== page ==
Boothe easily taps into other resources located on Centennial, including a “hidden treasure” just across the street from the Pentair lab. Located on the first floor of the Venture III building, the Institute for Next Generation IT, known as ITng, provides cutting-edge research in information technology and consulting services to Centennial partners and other companies.
By working with ITng, Pentair realized it could explore new computer-assisted ways to monitor electricity use and optimize power consumption.
“Swimming pool pumps consume a lot of electricity,” says John Bass, ITng director. “Brian came out with some hardware to monitor temperature, amount of chlorine and other factors. Then, the company came out with a unit that collects this data and then sends it back to the Internet.” Thus, a swimming pool operator can tell exactly how much electricity is consumed.
“The problem was — how do you scale that effort to tens of thousands of customers? Working with Brian, we came out with a way to collect all that data, pull it periodically and then create time-series data sets for each measure,” Bass adds.
The partnership that Pentair developed with the ITng researchers not only gave the company tangible results that can benefit its operations, but it also provided ITng students with real-world experience. Undergraduate and graduate students spend a semester at the institute.
“The students get a lot out of our relationships with our corporate and institutional partners,” Bass notes. “They, of course, get paid for their work and get some great experience, but they can also put their work on their resume and they make contact with people that hire.”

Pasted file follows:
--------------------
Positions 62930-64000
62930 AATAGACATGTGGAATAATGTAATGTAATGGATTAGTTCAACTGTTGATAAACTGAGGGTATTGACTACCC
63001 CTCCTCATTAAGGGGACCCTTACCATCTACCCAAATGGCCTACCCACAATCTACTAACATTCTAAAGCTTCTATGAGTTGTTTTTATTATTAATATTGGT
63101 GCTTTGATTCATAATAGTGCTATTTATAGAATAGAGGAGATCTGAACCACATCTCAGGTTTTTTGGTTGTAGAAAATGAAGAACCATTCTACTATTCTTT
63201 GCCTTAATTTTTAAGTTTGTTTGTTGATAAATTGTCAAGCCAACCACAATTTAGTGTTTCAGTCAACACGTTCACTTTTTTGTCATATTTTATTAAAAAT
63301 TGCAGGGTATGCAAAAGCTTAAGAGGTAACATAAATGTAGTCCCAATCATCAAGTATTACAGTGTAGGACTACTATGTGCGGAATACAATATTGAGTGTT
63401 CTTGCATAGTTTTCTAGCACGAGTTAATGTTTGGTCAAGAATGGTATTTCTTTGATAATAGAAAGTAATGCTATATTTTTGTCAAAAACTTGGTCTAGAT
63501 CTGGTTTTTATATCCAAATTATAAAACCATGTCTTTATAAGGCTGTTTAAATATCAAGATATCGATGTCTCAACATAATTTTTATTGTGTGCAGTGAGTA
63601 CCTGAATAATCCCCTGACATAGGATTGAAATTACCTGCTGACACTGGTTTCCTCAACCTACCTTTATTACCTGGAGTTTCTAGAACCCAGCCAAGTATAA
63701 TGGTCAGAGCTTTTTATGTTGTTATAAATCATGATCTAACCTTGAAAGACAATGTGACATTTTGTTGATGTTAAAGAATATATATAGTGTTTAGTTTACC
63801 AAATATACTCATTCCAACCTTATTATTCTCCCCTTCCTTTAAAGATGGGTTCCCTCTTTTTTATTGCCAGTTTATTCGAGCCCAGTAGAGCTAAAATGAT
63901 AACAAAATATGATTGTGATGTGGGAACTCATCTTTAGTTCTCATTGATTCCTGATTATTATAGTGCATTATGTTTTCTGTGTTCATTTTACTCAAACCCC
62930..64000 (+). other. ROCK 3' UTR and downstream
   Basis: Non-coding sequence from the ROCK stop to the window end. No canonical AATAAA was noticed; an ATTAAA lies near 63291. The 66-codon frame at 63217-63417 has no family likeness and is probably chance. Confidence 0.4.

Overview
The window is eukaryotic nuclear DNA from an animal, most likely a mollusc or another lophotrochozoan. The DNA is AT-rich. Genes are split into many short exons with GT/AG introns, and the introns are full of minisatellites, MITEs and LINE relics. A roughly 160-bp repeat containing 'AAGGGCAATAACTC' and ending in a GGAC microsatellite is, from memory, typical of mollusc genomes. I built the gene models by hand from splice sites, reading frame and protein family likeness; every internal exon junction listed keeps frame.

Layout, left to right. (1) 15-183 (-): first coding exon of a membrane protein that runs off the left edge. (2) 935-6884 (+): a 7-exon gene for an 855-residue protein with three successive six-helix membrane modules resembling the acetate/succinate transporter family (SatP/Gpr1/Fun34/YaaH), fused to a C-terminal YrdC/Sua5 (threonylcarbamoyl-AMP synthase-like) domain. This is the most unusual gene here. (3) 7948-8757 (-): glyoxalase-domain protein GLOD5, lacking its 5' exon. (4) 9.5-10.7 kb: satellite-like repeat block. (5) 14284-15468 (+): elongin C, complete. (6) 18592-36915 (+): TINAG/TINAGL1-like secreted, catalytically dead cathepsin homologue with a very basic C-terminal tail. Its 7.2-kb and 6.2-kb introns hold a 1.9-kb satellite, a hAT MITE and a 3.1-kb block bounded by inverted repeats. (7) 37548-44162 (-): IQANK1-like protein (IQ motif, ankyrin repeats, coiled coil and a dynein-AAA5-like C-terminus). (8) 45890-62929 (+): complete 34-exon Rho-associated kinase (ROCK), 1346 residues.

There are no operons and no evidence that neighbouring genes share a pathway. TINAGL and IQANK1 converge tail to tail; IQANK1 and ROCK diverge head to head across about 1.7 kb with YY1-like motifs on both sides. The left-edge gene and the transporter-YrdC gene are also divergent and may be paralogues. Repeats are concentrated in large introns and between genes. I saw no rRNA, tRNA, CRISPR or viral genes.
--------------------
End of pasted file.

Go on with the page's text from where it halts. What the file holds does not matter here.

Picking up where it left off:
Many echo those sentiments. Green’s students enjoy working with mentors on challenging projects. “The whole process of dealing with things outside their discipline is often very motivating to them and gives them a fresh perspective,” he says.
Boothe estimates that Pentair has interacted with about 50 electrical and computer engineering students since the company started collaborating with the College of Engineering in 2008. Some of the relationships continue beyond the senior year design projects.
Scott Hilbert, an electrical and computer engineering major who graduated in 2009, began working with Pentair when his senior project team was asked to help design a wireless water-flow regulator for pool cleaning systems.
“The work gave us a lot of experience building an actual device, as opposed to developing components in the lab,” Hilbert explains. “I also got experience collaborating with others on a project, which was really helpful. I was very lucky.”
He has continued working with Pentair on projects as founder of Scott Hilbert Software.
“We look at the relationship we have with the students, and with these projects, as an opportunity to essentially give them professional exposure that will allow them to have a more comprehensive resume when they leave the university,” Boothe says. “We benefit by having the opportunity to identify talent for the future by being exposed to very bright students.”
Companies also benefit from building and maintaining a relationship with the university. Green notes that when working with the College of Engineering, corporate partners start to understand younger engineers better, where their mindsets are, and what they can bring to the table when hired.
In this period of tight competition for engineering talent, those insights can often give a company an edge. Whether it’s tapping into smart fiber research in the College of Textiles or finding new ways to manage and control the explosion of data residing in cloud computing, Pentair, through Brian Boothe’s efforts, maximized its presence on Centennial Campus in ways neither he nor the company originally imagined.
Not a bad track record for an opportunist.